Chapter 11: Nightgown

So, now that our old pal Ishmael has gotten himself hitched, let us follow him into his marital bedchamber for a bit of intimate action. This is another short one, but contains one of my absolute favorite passages in the whole book!


SUMMARY: Ishmael and Queequeg go to bed. They stay up late chatting with each other about various things, shifting around in various positions. Eventually, they both realize they are no longer sleepy at all, and sit up in bed. Queequeg lights a lamp and starts smoking, sharing again with Ishmael. Ishmael asks Queequeg about his homeland, so he tells the story of how he came to be a harpooneer in the American whale fishery.

So, not exactly the kind of “intimate action” you may have been expecting. But hey, Moby Dick is known as a musty old Important Book, and even though I think it’s a lot funnier and easier to read than its reputation would indicate, that doesn’t mean it’s gonna have a secret gay sex chapter. At least, not yet.

Although, in the opening paragraph Ishmael does describe “Queequeg now and then affectionately throwing his brown tattooed legs over mine, and then drawing them back,” so it’s a bit open to interpretation. Nonetheless, the main action of this chapter is two good, good friends sharing a bed together, talking, and being extremely comfy. It’s good stuff.

Indeed, the main thrust of this chapter is a bit of a treatise on the nature of comfiness, and how best to achieve optimal comfort in even the most adverse circumstances. If you’ll recall, before Ishmael met Queequeg, when he first arrived at the Spouter-Inn, he had a hell of a time trying to find suitable sleeping arrangements. He tried putting two benches together, but it just didn’t work. He fretted about sleeping in another bed with someone else, and even when he got in the bed, he lamented that the mattress was stuffed with corn cobs and broken crockery.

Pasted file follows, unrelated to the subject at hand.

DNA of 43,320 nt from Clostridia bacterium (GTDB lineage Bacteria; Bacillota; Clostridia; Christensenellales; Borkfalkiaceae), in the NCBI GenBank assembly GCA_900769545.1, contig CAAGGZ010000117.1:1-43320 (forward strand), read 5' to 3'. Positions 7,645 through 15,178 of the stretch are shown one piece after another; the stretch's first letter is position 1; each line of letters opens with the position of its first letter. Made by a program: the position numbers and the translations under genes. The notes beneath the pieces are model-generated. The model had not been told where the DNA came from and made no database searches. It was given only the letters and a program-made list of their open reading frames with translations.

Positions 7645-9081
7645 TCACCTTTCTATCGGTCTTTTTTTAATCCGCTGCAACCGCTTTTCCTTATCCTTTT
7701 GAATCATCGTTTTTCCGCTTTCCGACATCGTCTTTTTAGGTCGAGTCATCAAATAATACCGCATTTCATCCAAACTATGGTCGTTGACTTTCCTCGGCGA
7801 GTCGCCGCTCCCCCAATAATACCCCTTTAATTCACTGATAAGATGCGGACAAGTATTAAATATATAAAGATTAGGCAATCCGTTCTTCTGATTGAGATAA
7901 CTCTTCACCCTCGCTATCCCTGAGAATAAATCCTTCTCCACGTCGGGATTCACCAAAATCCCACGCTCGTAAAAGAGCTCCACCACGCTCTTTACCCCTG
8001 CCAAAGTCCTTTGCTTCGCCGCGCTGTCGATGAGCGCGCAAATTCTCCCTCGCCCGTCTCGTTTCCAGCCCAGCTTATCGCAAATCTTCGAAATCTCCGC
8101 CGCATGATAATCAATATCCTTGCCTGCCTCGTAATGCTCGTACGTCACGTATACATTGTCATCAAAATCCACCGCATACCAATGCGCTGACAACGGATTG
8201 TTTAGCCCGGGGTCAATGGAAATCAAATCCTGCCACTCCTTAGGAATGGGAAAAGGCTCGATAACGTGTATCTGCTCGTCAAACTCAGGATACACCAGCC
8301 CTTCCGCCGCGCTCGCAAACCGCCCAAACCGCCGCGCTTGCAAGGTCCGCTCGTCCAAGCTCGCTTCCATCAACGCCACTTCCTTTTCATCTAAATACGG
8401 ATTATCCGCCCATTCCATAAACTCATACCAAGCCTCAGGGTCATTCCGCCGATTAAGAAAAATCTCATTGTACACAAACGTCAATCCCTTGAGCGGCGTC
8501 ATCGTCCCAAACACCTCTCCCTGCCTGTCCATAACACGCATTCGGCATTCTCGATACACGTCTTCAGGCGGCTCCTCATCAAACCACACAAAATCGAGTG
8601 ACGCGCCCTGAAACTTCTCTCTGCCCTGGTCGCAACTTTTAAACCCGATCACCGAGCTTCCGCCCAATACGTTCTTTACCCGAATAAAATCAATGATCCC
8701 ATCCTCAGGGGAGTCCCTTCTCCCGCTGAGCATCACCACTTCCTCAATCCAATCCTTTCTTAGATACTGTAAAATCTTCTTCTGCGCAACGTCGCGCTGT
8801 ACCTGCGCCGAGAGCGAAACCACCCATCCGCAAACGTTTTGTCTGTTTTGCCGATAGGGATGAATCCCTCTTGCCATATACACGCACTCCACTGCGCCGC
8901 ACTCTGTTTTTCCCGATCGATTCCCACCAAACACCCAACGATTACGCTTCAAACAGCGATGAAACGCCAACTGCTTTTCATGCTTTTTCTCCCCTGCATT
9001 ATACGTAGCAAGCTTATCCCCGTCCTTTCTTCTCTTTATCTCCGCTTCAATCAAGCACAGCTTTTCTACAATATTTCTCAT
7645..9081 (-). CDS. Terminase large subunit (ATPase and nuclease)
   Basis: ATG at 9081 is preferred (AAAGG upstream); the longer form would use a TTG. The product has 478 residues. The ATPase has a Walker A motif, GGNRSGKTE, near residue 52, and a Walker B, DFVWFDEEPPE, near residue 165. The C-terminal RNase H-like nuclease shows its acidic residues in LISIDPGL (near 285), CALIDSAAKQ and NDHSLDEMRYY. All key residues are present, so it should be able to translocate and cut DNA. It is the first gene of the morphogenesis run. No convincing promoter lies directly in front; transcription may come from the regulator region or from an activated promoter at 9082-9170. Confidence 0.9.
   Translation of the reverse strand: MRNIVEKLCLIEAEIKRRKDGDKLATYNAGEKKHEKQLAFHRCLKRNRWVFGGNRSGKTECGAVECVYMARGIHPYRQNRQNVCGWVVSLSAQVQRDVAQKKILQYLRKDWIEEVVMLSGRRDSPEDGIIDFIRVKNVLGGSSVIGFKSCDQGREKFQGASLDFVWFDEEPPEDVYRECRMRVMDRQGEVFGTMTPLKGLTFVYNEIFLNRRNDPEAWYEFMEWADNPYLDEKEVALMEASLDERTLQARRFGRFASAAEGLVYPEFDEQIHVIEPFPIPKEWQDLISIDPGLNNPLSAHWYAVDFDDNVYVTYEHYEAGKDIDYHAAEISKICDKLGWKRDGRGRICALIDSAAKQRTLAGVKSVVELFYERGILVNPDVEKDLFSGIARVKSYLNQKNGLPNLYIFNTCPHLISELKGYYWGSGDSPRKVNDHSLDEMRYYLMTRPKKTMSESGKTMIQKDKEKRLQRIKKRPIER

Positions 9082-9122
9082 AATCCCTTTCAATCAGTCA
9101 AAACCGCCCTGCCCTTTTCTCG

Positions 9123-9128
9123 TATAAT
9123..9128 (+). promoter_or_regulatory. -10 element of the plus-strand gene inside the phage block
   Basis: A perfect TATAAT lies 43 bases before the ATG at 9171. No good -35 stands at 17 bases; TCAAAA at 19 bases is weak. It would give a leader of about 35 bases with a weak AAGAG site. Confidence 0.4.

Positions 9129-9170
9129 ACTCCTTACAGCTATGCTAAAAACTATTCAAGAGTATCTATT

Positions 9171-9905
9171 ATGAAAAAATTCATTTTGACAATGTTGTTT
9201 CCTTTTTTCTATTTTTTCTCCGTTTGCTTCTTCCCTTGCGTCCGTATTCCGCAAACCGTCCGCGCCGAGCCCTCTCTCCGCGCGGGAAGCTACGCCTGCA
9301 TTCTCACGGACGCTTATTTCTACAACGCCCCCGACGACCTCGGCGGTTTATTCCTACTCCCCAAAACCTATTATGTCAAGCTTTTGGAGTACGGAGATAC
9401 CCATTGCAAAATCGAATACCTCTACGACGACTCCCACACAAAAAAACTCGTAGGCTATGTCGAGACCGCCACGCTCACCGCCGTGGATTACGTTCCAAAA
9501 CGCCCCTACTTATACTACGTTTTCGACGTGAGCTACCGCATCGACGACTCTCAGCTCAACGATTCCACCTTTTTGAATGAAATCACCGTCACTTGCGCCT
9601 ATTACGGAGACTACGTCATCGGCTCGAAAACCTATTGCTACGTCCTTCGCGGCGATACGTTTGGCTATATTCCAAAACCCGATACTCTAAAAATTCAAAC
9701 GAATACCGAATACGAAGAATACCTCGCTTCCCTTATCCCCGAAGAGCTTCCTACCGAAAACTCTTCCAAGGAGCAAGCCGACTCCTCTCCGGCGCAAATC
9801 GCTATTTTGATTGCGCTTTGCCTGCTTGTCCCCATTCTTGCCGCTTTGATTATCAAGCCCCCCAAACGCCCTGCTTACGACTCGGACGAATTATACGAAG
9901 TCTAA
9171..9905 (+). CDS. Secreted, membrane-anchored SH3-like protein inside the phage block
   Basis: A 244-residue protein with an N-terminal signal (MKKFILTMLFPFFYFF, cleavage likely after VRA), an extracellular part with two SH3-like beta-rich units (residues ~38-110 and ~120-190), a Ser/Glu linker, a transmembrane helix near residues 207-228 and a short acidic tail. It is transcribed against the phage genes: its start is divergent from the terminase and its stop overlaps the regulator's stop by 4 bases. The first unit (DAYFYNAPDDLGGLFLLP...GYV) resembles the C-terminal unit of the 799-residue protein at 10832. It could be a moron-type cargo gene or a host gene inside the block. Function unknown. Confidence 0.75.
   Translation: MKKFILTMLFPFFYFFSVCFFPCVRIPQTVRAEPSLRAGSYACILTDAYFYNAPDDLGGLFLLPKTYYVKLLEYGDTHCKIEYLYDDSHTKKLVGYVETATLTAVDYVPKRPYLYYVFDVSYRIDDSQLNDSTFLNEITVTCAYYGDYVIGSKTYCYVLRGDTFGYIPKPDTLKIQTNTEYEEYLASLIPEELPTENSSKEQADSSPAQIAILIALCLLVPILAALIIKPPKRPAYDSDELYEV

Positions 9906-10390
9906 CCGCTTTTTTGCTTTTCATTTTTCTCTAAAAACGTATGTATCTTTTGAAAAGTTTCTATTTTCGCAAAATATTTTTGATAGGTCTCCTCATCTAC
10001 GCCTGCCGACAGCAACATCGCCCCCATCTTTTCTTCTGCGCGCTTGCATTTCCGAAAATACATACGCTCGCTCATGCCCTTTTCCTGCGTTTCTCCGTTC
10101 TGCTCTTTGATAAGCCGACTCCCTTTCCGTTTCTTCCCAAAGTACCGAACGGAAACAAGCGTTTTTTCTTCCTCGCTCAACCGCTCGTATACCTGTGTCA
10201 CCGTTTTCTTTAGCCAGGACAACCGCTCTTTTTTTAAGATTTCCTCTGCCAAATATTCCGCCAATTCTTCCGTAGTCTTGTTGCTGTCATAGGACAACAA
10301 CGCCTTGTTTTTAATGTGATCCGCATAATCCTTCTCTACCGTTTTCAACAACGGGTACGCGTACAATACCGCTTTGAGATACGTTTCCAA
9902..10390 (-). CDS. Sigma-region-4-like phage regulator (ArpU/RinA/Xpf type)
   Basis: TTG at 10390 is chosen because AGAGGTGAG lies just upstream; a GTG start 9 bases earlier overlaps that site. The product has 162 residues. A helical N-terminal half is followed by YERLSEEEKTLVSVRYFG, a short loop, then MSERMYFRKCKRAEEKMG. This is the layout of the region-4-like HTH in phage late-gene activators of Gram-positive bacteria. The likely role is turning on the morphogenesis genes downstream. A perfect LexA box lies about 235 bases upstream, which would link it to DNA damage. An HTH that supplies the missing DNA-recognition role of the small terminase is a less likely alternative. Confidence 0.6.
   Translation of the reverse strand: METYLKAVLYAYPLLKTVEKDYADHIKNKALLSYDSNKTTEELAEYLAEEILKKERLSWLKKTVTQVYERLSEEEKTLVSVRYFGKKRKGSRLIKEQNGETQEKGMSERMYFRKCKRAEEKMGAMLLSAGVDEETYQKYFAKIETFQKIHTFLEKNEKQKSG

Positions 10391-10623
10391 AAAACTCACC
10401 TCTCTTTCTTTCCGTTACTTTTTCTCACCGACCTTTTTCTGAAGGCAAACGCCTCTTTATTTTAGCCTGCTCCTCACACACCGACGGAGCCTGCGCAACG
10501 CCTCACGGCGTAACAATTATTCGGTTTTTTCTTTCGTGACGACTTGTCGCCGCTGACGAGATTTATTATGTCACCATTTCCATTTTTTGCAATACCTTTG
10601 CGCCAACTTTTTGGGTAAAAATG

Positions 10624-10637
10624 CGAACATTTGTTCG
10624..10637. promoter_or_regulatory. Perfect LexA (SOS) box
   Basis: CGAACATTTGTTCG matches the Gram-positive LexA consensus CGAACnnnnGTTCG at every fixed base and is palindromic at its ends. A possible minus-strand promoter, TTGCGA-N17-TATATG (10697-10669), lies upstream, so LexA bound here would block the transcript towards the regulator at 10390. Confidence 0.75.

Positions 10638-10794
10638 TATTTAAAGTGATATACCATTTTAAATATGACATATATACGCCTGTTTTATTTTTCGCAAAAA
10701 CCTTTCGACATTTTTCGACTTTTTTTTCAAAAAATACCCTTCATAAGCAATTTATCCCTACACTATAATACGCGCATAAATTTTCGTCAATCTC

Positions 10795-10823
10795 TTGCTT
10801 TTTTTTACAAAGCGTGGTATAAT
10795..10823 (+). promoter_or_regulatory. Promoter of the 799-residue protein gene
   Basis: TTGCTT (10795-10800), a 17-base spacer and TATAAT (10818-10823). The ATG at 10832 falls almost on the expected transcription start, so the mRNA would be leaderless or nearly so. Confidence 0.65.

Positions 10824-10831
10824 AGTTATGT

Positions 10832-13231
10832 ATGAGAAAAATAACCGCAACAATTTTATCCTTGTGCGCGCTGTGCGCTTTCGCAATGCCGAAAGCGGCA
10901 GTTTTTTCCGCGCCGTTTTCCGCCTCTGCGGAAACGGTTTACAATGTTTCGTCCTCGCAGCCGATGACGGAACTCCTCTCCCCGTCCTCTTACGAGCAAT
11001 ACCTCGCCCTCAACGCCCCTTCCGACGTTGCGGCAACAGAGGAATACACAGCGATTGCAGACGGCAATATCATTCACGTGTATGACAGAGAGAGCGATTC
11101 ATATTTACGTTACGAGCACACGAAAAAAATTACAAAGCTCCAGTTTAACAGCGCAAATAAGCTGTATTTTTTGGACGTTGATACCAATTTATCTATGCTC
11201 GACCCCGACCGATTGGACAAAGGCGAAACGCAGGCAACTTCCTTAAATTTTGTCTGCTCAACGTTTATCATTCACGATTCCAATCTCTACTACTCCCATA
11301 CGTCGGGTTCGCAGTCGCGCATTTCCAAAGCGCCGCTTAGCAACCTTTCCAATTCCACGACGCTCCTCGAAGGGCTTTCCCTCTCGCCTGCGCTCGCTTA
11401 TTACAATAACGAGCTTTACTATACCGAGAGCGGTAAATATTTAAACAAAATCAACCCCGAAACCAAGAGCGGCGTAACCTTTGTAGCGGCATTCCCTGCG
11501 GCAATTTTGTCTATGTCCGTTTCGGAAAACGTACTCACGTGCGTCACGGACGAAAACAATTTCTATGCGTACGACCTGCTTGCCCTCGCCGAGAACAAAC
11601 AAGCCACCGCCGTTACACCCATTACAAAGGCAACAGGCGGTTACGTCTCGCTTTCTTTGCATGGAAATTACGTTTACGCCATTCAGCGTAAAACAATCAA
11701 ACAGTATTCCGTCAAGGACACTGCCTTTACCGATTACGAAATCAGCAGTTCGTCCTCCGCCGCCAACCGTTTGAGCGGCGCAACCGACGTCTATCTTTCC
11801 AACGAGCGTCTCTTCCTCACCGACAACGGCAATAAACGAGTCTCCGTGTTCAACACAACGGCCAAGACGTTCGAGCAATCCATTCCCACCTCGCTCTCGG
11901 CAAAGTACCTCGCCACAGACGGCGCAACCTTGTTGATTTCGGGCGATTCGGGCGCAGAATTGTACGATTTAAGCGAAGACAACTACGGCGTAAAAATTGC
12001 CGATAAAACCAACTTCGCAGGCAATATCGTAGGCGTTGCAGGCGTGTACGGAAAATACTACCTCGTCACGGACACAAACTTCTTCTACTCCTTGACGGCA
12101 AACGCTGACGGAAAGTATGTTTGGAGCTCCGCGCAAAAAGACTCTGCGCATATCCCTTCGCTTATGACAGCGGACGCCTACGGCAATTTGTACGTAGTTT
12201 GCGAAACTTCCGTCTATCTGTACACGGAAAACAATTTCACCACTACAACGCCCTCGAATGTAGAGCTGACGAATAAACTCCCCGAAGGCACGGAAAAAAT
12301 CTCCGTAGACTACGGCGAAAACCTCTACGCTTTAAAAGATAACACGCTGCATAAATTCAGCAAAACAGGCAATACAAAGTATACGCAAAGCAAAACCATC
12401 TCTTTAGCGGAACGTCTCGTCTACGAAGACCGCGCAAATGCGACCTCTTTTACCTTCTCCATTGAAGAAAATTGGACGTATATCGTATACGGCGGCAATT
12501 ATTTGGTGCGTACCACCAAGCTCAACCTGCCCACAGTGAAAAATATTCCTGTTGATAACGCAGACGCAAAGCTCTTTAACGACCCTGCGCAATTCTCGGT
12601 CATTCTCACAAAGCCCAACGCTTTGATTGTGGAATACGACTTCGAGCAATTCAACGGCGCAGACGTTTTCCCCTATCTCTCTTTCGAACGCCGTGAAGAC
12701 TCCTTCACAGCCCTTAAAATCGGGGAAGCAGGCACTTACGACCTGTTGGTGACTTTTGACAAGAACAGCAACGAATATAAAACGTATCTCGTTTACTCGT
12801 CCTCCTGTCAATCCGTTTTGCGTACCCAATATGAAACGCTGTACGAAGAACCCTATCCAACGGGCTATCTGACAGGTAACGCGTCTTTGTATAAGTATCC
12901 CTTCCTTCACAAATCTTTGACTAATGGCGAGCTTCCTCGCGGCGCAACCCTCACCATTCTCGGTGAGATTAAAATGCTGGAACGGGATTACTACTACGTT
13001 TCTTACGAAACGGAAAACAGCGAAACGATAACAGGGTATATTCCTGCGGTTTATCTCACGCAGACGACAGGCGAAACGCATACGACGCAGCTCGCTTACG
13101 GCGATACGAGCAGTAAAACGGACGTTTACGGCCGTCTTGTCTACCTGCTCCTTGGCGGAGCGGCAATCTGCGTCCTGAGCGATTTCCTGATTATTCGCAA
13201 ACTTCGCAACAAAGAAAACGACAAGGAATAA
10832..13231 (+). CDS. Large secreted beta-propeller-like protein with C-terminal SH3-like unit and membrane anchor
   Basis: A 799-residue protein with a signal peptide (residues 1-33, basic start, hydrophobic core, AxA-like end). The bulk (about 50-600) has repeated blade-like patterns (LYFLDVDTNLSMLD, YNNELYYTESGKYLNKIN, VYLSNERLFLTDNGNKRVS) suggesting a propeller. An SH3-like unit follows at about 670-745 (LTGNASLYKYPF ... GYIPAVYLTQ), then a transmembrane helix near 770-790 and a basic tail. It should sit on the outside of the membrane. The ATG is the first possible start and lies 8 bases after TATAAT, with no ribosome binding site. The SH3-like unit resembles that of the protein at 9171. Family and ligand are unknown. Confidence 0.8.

St. Jerome in His Study

And yet now, he is the most comfortable man in the whole wet world, in that very same bed. Ishmael puts forth his theory on comfort and snugness thusly:

We felt very nice and snug, the more so since it was so chilly out of doors; indeed out of bed-clothes too, seeing that there was no fire in the room. The more so, I say, because truly to enjoy bodily warmth, some small part of you must be cold, for there is no quality in this world that is not what it is merely by contrast. Nothing exists in itself. If you flatter yourself that you are all over comfortable, and have been so a long time, then you cannot be said to be comfortable any more. But if, like Queequeg and me in the bed, the tip of your nose or the crown of your head be slightly chilled, why then, indeed, in the general consciousness you feel most delightfully and unmistakably warm. For this reason a sleeping apartment should never be furnished with a fire, which is one of the luxurious discomforts of the rich. For the height of this sort of deliciousness is to have nothing but the blanket between you and your snugness and the cold of the outer air. Then there you lie like the one warm spark in the heart of an arctic crystal.

And I must say that I agree wholeheartedly with every single letter of that. Is it not a wonderful feeling to know that there is cold all around you, bitter and terrible cold, but to be nice and warm? Just as there is nothing better than sitting inside in a coffee shop or a living room with a view of a raging rainstorm outside. The contrast of your position with the knowledge of the extremity of the external elements enhances the feeling of safety and comfort.